then this removes the prepending of :scope  to that selector group.
Is there a reason not to do that?


1. Already supported (in the draft spec) by querySelectorAll().
2. Not supported by JS libs.
3. No use cases requiring it.


Additionally it seems to me that we could allow the same syntax for
style scoped. But maybe others disagree?


Surely it is both or neither. You don't want to set a precedent for DOM 
selectors not matching CSS selectors.



I think appropriate optimizations as well as extensible functions
should be out-of-scope for this thread. They are both big subjects on
their own and we're approaching 50 emails in this thread.






Re: QSA, the problem with :scope, and naming

2011-10-20 Thread Sean Hogan

On 20/10/11 5:41 PM, Jonas Sicking wrote:

On Wed, Oct 19, 2011 at 11:14 PM, Sean Hoganshogu...@westnet.com.au  wrote:

I do however like the idea that if :scope appears in the selector,
then this removes the prepending of :scope  to that selector group.
Is there a reason not to do that?

1. Already supported (in the draft spec) by querySelectorAll().
2. Not supported by JS libs.
3. No use cases requiring it.

It's annoying if querying engines have to work with two different
query methods (.findAll and .querySelectorAll) and know when to call
which. So I don't think 1 is a particularly good point.


I don't follow that.
If you want style scoped behavior you call findAll().
If not you call querySelectorAll().

Sean




Re: QSA, the problem with :scope, and naming

2011-10-20 Thread Sean Hogan

On 20/10/11 1:07 PM, Jonas Sicking wrote:

On Tue, Oct 18, 2011 at 9:42 AM, Alex Russellslightly...@google.com  wrote:

Lachlan and I have been having an...um...*spirited* twitter discussion
regarding querySelectorAll, the (deceased?) queryScopedSelectorAll,
and :scope. He asked me to continue here, so I'll try to keep it
short:

The rooted forms of querySelector and querySelectorAll are mis-designed.



  I'd like to instead propose that we
shorten all of this up and kill both stones by introducing a new API
pair, find and findAll, that are rooted as JS devs expect. The
above becomes:

   element.findAll(  div  .thinger);


I like the general idea here.

I think appropriate optimizations as well as extensible functions
should be out-of-scope for this thread. They are both big subjects on
their own and we're approaching 50 emails in this thread.


If find / findAll are added to the spec there should also be an 
equivalent of matchesSelector that handles implicitly scoped selector, 
e.g.  div  .thinger. To aid discussion I will call this matches(), 
but I don't think it is a good final choice.


The primary use-case for matchesSelector() has been event-delegation, 
and this is the same for matches(). More specifically, consider the 
following scenario:


jQuery adds a new event registration method that uses event delegation 
to mimic the behavior of:

$(elem).find( div  .thinger).bind(eventType, fn);
The new method is called proxybind(), and the equivalent of the above is:
$(elem).proxybind( div  .thinger, eventType, fn);

The event handling for proxybind() would invoke matches( div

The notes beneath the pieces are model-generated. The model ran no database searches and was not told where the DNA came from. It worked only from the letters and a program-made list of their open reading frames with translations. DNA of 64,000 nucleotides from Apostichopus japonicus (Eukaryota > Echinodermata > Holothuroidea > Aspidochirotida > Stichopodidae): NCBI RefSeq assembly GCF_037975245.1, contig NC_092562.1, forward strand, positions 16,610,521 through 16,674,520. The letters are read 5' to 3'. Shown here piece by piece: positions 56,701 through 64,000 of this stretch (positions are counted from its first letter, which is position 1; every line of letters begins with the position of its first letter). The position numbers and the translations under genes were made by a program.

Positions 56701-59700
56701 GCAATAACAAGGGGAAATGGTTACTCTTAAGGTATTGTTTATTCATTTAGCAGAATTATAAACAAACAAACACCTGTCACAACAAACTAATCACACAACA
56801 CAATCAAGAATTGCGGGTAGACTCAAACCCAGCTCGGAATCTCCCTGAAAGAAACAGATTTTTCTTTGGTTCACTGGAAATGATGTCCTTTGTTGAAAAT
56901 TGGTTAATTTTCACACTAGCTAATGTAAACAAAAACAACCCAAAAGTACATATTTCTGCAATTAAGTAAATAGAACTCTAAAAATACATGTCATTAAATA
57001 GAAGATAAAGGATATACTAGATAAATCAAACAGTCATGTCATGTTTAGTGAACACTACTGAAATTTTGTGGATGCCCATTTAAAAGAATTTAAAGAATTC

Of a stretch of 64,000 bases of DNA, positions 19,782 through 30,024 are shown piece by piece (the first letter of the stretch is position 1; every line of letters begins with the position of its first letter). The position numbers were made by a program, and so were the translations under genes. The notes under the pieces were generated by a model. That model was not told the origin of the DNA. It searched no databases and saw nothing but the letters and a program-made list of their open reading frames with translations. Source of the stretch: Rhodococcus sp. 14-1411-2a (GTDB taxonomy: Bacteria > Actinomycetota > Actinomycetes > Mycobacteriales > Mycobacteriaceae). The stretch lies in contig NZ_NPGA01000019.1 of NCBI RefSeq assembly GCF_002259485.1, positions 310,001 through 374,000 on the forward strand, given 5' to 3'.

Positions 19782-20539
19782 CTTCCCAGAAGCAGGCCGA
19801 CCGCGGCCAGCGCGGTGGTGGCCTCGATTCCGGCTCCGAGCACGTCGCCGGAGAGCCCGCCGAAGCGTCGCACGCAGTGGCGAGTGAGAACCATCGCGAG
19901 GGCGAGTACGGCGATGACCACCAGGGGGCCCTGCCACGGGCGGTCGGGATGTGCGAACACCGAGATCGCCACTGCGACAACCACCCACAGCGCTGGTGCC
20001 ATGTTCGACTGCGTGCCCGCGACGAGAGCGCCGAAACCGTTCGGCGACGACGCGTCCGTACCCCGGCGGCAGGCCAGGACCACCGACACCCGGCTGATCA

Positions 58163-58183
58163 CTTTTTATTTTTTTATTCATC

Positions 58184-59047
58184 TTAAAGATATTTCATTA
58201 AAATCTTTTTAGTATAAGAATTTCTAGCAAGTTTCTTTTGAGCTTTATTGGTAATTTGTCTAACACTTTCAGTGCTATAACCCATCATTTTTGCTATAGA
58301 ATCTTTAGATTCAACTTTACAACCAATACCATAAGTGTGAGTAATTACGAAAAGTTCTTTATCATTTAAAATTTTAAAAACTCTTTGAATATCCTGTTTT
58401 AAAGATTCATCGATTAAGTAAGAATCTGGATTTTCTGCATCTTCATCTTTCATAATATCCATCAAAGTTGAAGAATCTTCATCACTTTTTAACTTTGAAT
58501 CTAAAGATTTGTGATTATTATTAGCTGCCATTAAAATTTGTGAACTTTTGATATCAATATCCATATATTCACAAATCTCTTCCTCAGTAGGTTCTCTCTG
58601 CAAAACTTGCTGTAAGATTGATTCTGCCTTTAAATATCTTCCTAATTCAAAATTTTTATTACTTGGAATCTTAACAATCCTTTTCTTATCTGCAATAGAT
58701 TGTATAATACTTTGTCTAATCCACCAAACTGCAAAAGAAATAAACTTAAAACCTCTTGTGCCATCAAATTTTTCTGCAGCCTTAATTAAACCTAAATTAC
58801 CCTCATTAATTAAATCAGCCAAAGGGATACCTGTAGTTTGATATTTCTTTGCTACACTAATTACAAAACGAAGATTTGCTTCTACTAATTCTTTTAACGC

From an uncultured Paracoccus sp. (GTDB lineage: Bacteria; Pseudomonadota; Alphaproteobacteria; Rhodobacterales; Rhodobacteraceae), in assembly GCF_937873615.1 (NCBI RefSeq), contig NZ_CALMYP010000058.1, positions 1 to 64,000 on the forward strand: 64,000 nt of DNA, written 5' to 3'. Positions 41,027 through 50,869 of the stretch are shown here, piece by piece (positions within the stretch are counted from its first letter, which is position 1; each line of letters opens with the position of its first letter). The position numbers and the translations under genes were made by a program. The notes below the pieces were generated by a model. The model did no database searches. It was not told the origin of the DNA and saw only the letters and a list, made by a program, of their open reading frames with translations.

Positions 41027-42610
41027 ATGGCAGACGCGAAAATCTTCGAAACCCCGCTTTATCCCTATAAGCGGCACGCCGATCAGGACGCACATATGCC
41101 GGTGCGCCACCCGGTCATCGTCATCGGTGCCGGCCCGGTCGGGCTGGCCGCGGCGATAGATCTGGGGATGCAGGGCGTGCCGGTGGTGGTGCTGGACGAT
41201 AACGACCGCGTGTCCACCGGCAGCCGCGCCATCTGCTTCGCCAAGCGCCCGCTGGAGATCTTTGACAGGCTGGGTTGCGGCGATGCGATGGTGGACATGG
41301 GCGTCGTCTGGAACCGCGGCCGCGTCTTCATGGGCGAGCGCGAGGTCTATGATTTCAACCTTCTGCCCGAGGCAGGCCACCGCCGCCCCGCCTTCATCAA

.thinger, [elem]) on elements between the event target and elem to find 
matching elements.


Sean




Re: QSA, the problem with :scope, and naming

2011-10-20 Thread Sean Hogan

On 20/10/11 7:32 PM, Jonas Sicking wrote:

On Thu, Oct 20, 2011 at 1:14 AM, Sean Hoganshogu...@westnet.com.au  wrote:

On 20/10/11 1:07 PM, Jonas Sicking wrote:

On Tue, Oct 18, 2011 at 9:42 AM, Alex Russellslightly...@google.com
  wrote:

Lachlan and I have been having an...um...*spirited* twitter discussion
regarding querySelectorAll, the (deceased?) queryScopedSelectorAll,
and :scope. He asked me to continue here, so I'll try to keep it
short:

The rooted forms of querySelector and querySelectorAll are
mis-designed.
  I'd like to instead propose that we
shorten all of this up and kill both stones by introducing a new API
pair, find and findAll, that are rooted as JS devs expect. The
above becomes:

   element.findAll(div.thinger);


I like the general idea here.

I think appropriate optimizations as well as extensible functions
should be out-of-scope for this thread. They are both big subjects on
their own and we're approaching 50 emails in this thread.

If find / findAll are added to the spec there should also be an equivalent
of matchesSelector that handles implicitly scoped selector, e.g.   div
.thinger. To aid discussion I will call this matches(), but I don't think
it is a good final choice.

How would .matches() work? For .findAll we basically prepend a :scope
 selector step where the :scope pseudo-class matches the element on
which .findAll was called.

If we did the same for .matches() then

elem.matches(foo)

would try to match elem against the selector :scope foo where
:scope only matches elem and thus the selector only matches elements
which are descendants of the element on which .matches() was called.

In other words, .matches() would never match anything.

Clearly you must have some other behavior in mind as a function which
always returns false isn't particularly interesting.

/ Jonas


See the definition of matchesSelector(selector, [ refNodes ]) in the spec:
http://www.w3.org/TR/selectors-api2/#matchtesting




Re: QSA, the problem with :scope, and naming

2011-10-20 Thread Sean Hogan

On 20/10/11 8:42 PM, Lachlan Hunt wrote:

On 2011-10-20 10:14, Sean Hogan wrote:

The primary use-case for matchesSelector() has been event-delegation,
and this is the same for matches(). More specifically, consider the